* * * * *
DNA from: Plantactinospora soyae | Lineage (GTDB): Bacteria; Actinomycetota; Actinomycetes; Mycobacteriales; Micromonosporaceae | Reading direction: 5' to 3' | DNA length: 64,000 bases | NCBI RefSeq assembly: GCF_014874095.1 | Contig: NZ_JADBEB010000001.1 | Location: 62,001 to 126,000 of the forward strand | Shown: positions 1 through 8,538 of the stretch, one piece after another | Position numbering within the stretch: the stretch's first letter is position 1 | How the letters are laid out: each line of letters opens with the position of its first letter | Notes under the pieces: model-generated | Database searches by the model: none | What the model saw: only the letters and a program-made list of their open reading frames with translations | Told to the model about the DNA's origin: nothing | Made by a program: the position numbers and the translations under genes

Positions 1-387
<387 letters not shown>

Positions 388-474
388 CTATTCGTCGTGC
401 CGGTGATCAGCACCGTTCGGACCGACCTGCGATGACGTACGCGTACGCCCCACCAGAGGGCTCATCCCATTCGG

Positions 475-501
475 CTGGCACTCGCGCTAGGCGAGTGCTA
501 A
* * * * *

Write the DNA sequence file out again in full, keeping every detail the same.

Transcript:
DNA from: Plantactinospora soyae | Lineage (GTDB): Bacteria; Actinomycetota; Actinomycetes; Mycobacteriales; Micromonosporaceae | Reading direction: 5' to 3' | DNA length: 64,000 bases | NCBI RefSeq assembly: GCF_014874095.1 | Contig: NZ_JADBEB010000001.1 | Location: 62,001 to 126,000 of the forward strand | Shown: positions 1 through 8,538 of the stretch, one piece after another | Position numbering within the stretch: the stretch's first letter is position 1 | How the letters are laid out: each line of letters opens with the position of its first letter | Notes under the pieces: model-generated | Database searches by the model: none | What the model saw: only the letters and a program-made list of their open reading frames with translations | Told to the model about the DNA's origin: nothing | Made by a program: the position numbers and the translations under genes

Positions 1-387
<387 letters not shown>

Positions 388-474
388 CTATTCGTCGTGC
401 CGGTGATCAGCACCGTTCGGACCGACCTGCGATGACGTACGCGTACGCCCCACCAGAGGGCTCATCCCATTCGG

Positions 475-501
475 CTGGCACTCGCGCTAGGCGAGTGCTA
501 A